On 29 August 2011, Hervé St-Louis visited the Twitter campus in California and gave a private talk on his Master’s thesis completed recently at the Centre for Military and Strategic Studies (CMSS) at the University of Calgary (UCalgary).


The title of my thesis is “Strategic Studies and Cyberspace: Iranian Political Unrest on Twitter.” It is about the 2009 presidential crisis in Iran (#iranelection) that led Iranians who were protesting the electoral results to use Twitter to denounce their government. Similar events have since occurred in countries like Libya and Egypt. I was already studying Iranian bloggers when the crisis started in June 2009, so my first reflex was to grab the data about the tweets and figure them out later. In all, I read and analyzed over 8,000 tweets from a sample of 50,000. My thesis offers a blueprint on how to study these types of crises in Cyberspace with a strong research methodology.

For those not familiar with Twitter, it is a micro-blogging platform where messages are limited to 140 characters. Twitter was created for people to easily exchange quick messages with one another on the Web.

I originally met people from Twitter at a previous visit to Silicon Valley. On the day of my convocation @UCalgary, their representative, Nancy, invited me to come over and give a private talk on my research whenever I could.

@Twitter, I met some of the developers who worked on the original Farsi to English translation script for Google way back in 2009 that was used by non-Iranians during the crisis to show support for Iranians protesting the #iranelection. We butted heads on some interpretations of the data related to their translation engine – it was great to be able to speak to the actual people who enabled me to work through all the data I collected for my research.

The Twitter campus in San Francisco is filled with dynamic and smart people. Twitter is fully aware that its micro-blogging platform is affecting a lot of people. On Twitter, one can get the pulse of what people are talking about, instantly. Nancy, my host @Twitter, told me that there have been studies done that showed that Twitter was more accurate at predicting elections results than traditional polling methods.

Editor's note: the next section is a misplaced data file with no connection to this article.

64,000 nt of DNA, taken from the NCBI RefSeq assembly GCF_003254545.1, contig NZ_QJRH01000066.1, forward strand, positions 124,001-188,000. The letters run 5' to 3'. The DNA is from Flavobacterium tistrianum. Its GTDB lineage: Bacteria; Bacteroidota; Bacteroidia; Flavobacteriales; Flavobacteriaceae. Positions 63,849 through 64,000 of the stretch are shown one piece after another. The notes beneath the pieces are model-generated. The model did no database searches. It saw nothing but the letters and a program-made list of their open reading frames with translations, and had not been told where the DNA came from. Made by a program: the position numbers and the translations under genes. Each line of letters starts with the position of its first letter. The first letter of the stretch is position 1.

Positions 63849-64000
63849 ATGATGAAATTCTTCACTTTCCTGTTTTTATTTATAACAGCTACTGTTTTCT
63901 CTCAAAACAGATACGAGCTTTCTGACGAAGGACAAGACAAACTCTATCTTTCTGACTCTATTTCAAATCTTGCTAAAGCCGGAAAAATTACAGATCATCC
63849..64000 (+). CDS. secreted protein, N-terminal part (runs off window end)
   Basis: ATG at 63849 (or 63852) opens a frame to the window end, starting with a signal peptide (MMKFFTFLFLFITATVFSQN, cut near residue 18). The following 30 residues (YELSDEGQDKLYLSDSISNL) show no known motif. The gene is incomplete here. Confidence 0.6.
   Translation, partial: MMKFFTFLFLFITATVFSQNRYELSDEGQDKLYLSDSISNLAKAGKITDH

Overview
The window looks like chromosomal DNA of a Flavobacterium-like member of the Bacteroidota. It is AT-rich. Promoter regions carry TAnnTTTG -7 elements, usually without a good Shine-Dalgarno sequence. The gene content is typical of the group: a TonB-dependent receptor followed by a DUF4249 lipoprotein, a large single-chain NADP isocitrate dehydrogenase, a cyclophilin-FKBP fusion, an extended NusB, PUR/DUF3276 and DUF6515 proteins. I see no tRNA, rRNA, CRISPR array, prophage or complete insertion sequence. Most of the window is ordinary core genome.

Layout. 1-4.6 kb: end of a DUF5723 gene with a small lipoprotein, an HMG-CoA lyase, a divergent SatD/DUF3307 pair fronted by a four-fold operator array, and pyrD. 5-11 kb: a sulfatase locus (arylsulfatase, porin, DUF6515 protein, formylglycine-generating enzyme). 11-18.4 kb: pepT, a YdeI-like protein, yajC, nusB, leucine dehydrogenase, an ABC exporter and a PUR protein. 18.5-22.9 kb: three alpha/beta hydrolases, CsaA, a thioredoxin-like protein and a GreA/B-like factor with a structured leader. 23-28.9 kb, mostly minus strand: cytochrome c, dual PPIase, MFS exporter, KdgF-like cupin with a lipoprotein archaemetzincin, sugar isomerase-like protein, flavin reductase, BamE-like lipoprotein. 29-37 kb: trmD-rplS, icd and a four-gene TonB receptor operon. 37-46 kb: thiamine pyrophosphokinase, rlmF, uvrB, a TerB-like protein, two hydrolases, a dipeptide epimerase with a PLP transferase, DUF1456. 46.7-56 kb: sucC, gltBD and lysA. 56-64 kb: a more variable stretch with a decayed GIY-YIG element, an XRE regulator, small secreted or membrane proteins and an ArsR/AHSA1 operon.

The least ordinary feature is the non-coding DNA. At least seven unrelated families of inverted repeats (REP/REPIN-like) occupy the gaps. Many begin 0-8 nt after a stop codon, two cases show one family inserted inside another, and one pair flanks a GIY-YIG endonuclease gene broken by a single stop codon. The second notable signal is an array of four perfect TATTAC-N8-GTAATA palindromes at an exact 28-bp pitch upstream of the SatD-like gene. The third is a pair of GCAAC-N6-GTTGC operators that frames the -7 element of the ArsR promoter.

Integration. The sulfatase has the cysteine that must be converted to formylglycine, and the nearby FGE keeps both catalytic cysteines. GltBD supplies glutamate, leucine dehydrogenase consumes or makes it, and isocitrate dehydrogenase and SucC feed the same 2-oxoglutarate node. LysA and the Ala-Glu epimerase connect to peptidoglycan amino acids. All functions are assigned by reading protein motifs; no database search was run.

Many people don’t get Twitter and think it’s about people posting updates about their cats. It’s really about what you make it to be. On Twitter, I’ve discovered a bunch of interesting people with distinct things to say. It’s also a great collaboration tool, when you’re looking for an expert on something and just ask out of the blue. I get most of my news from Twitter. You can follow and be followed on Twitter. Most people have open accounts which means that if you go on a rant (I do that often), everyone sees it and can respond.

Right now, I’m back in Calgary working as an instructional designer and making tons of mobile apps for my employer and for myself. Calgary is not Silicon Valley but it’s probably one of the few Canadian cities with a vibe similar to the San Francisco Bay area. CMSS is a cool place because it allowed a total geek to apply strategic thought to something real and something that really left a mark on history. I was also able to use many great resources available @UCalgary during my studies. If you want to read more about my research on Twitter and Iran, be sure to visit canarycoal.com

One thought on “@Twitter

  1. Bart Delerme says:

    I always use microblogs nowadays because it is so cool. *

    Our internet page

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